Page 2 of 4   <       >

Outfoxed

NYT: "Bowing to intense pressure from both outside and inside the company, the News Corporation yesterday canceled its plans to publish a book and broadcast an interview with O. J. Simpson in which he was to give an account of how he might have murdered his ex-wife, Nicole Brown Simpson, and her friend Ronald L. Goldman. The company was responding to a week's worth of ferocious criticism."

Chicago Tribune: "This entire incident has tarnished the Fox network for some time to come. The network had finally started living down its reputation as a tacky broadcast network one step away from showing snuff films . . . In one stroke, with the O.J. special, the network undercut its reputation as a destination for at least a few quality programs."

Philadelphia Inquirer: "No if's about this: Eleven years after being acquitted of murdering his ex-wife and her friend, Simpson is still kryptonite to the American public."

USA Today: "Booksellers treated If I Did It 'like pornography' and canceled orders for 70,000 copies from an initial printing reported at 400,000, said an editor at HarperCollins, which was publishing the book."

Murdoch's New York Post: "O.J. Simpson's explosive new book, 'If I Did It' - and an accompanying TV sit-down in which he 'hypothetically' details how he brutally murdered his wife and her pal - were both put out of their misery yesterday.

"The move by News Corp. to nix the publication and upcoming interview by the despicable ex-grid great came after more than a week of national outrage fueled by the victims' furious families."

No publication had more fun than New York's Daily News, with its screaming headline: "WHAT TOOK YOU SO LONG?"

Says the paper's editorial: "Rupert Murdoch and his confederates probably thought they really were going to get away with it -- that they could ride out the storm, that it would surely die down in a day or two, that Judith Regan's interview with the loathsome O.J. Simpson was maybe going to be a sweeps-month ratings smash for Fox anyway, regardless of the clamor . . . And so for days they sat on their thumbs, with Murdoch in a deep black hidey hole, in the face of a tidal wave of public revulsion . . . This was, after all, one of the worst single ideas in the modern history of the popular entertainments.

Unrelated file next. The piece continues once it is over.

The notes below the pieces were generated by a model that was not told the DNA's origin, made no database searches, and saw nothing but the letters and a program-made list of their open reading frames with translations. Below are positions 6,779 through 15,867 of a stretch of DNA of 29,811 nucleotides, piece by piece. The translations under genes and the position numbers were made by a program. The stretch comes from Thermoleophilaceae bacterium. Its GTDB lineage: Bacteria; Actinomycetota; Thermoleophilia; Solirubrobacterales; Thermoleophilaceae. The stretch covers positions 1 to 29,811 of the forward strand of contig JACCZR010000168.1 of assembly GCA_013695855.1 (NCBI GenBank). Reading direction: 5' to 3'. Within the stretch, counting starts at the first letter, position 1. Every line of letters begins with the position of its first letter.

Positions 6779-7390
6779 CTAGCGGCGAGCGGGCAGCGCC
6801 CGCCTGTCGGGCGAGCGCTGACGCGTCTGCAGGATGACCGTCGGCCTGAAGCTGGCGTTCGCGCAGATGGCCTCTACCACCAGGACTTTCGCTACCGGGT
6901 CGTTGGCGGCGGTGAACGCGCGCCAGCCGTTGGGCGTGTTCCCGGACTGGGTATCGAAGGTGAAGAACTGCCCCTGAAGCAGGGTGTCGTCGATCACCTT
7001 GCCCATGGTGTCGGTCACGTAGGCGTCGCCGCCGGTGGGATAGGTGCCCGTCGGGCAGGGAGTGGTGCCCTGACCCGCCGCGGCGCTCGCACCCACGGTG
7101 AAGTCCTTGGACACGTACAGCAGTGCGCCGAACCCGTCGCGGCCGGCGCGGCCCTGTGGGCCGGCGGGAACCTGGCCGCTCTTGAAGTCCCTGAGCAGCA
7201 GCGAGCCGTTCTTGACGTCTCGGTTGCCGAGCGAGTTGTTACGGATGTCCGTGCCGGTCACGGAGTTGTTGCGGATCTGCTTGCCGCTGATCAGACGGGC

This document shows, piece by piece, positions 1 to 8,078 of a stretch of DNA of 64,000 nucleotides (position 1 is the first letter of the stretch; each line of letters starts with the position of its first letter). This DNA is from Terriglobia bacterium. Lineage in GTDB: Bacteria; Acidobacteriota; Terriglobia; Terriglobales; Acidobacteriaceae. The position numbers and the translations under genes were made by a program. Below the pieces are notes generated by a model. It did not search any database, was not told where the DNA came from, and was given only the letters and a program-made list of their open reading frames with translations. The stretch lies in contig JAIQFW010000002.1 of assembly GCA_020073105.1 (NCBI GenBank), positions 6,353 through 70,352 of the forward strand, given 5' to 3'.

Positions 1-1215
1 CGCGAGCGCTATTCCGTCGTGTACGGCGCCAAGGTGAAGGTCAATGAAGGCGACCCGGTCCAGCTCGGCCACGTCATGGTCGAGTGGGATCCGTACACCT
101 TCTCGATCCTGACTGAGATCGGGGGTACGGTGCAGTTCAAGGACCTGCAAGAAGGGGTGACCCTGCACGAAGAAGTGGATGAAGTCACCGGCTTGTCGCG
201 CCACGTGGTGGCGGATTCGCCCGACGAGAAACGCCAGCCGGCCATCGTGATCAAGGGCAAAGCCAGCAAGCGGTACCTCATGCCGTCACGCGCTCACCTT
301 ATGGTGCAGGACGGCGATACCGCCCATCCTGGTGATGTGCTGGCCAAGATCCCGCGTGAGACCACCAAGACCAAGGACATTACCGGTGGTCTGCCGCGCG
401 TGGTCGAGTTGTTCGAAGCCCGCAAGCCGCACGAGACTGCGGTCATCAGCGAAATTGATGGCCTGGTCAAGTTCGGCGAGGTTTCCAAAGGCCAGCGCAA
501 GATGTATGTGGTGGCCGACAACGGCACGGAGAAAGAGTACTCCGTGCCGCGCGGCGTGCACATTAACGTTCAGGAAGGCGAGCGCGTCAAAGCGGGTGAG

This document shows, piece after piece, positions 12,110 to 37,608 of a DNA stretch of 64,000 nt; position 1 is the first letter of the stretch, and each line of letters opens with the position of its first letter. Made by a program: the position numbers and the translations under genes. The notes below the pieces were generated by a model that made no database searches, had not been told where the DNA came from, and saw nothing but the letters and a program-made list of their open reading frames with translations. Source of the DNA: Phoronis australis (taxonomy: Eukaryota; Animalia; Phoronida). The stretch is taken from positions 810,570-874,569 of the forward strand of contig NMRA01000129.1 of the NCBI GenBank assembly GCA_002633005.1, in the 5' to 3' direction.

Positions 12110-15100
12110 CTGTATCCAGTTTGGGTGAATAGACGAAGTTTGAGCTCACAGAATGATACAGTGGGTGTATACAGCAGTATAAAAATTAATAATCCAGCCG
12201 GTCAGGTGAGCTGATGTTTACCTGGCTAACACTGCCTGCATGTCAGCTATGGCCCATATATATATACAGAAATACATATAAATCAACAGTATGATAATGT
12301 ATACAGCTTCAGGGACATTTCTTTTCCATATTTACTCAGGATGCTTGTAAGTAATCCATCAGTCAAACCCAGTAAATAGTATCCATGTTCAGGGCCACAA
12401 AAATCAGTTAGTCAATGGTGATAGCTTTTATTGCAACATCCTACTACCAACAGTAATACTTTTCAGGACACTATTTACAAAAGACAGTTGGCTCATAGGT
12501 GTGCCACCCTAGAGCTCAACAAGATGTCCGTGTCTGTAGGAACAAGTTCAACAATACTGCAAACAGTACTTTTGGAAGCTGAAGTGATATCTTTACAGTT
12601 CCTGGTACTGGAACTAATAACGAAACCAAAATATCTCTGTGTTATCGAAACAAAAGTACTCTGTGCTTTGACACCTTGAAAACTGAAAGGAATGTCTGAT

"What kind of utterly soulless corporate culture thinks up something like this in the first place? What kind of creepy mold grows in the petri dish that is Fox that someone could even imagine for a minute it was a good idea to pay O.J. Simpson several million dollars to discuss how he might have sliced his wife's head off? How many levels of bonehead management had to sign off on a project that so grotesquely affronted the simple human decencies?"

No one does outrage better than a tabloid.

News columnist Mike Lupica: "The big boss of the whole thing, Rupert Murdoch of News Corp., finally came out into the open yesterday because there was no longer anywhere for him to hide."

Michelle Malkin, a Fox commentator: "Good to see Fox listening to viewers and responding to public outrage.


<       2           >

© 2006 Washingtonpost.Newsweek Interactive